Married Sarah Jane Colemere, 18 Nov 1872, Salt Lake City, Salt Lake, Utah

LDS Biographical Encyclopedia, Andrew Jenson, Vol. 1, p. 465

Blood, William, senior president of the 55th quorum of Seventy, is the son of William Blood and Mary Stretton, and was born in Barton, Staffordshire, England, Aug. 27, 1839. With his parents he embarked for America, in a company of 210 Saints, under the direction of William Kay, in the good ship "Fanny," Jan. 23, 1844, and arrived in Nauvoo, April 13, 1844. Three weeks after his arrival there, his father died. Later his mother, who had three small children to support, married Henry Woolley. The family was driven from Nauvoo with the Saints and settled in Council Bluffs, Iowa, where they remained until the summer of 1849, when they started for the Rocky Mountains. William was baptized on Aug. 10, 1849, in the Platte river by Elder William Hawk. He arrived in Salt Lake City Oct. 13, 1849, and the next year he moved to Kaysville, his present home, and has since that time been engaged in farming. On account of the privations and trials of pioneer life, his schooling was very limited, but through his own efforts, he has succeeded in gaining a good practical education. June 15, 1857, he was ordained a Seventy under the hands of Albert P. Rockwood, and was assigned to the 55th quorum. He was a member of Philemon C. Merrill's company which was organized in 1857 to meet Johnston's army, and after the company disbanded, he remained on guard at Yellow creek until early winter. In the spring of 1858 he was chosen one of the detail guard of the exodus of the Saints in the "move." Sept. 9, 1861, he married Jane Wilkie Hooper, and in [p.466] November, 1872, he obeyed the law of plural marriage, by taking as his plural wife Sarah Jane Colemere. Like many others he suffered imprisonment because he preferred to keep the commandments of God, rather than those of man, being sentenced Sept. 30, 1887, in the Third District Court by Judge Zane, to six months in the penitentiary and to pay a fine of two hundred dollars. He was released Feb. 29, 1888. In 1876 he was chosen and set apart as one of the presidents of the 55th quorum of Seventy, and has been its senior president since Jan. 14, 1892. Although never called on a foreign mission, he has been an active member of the Church at home, performing any labor assigned to him to the best of his ability. Thus, he has labored as a home missionary, as a Ward teacher (since 1864), as presiding teacher (since Nov. 14, 1888), as a teacher in the local Sunday school (from Nov. 18, 1877, until the present time), and as assistant superintendent in the same school (since Oct. 3, 1880). He has officiated in most of the baptisms in Kaysville Ward since 1864 and baptized 778 persons. He has been very zealous in teaching his children the principles of the gospel, both by precept and example being the father of 21 children, 19 of whom are living. Four of his sons have carried the gospel to the world.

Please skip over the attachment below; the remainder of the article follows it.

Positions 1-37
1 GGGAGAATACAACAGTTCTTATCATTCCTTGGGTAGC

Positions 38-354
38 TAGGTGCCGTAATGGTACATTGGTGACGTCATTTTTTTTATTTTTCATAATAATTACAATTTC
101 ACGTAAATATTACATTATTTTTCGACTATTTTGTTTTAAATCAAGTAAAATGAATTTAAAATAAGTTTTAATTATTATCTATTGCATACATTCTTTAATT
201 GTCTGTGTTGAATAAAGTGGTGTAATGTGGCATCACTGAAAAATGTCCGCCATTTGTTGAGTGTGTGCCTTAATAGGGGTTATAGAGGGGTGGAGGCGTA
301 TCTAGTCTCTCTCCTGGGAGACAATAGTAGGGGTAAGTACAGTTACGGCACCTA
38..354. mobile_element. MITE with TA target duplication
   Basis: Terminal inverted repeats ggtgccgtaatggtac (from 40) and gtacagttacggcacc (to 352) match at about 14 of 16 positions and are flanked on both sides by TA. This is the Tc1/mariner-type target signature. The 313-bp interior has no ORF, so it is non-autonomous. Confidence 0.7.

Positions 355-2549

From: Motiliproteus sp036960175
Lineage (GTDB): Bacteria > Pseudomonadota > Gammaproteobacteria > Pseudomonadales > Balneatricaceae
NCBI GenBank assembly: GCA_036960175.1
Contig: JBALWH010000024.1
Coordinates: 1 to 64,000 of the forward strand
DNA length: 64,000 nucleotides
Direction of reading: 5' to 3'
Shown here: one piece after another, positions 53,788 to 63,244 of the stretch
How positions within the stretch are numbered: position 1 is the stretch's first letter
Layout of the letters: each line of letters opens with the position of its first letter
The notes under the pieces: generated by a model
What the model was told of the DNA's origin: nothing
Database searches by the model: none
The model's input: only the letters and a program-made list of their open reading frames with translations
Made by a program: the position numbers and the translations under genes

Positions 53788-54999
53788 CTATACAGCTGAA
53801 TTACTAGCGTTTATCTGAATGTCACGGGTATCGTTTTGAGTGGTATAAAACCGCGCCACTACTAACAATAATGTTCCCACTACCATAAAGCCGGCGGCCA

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William Blood, Jr's Timeline

1839
August 27, 1839
Barton-under-Needwood, Staffordshire, England
1862
August 5, 1862
Age 22
Kaysville, Davis County, Utah Territory, United States
August 5, 1862
Age 22
Kaysville, Davis County, Utah Territory, United States
1864
December 3, 1864
Age 25
Kaysville, Davis County, Utah Territory, United States
December 3, 1864
Age 25
Kaysville, Davis County, Utah Territory, United States
1867
February 1, 1867
Age 27
Kaysville, Davis County, Utah Territory, United States
February 1, 1867
Age 27
Kaysville, Davis County, Utah, United States
1869
November 6, 1869
Age 30
Kaysville, Davis County, Utah Territory, United States
November 6, 1869
Age 30
Kaysville, Davis County, Utah Territory, United States
1872
October 1, 1872
Age 33
Kaysville, Davis County, Utah Territory, United States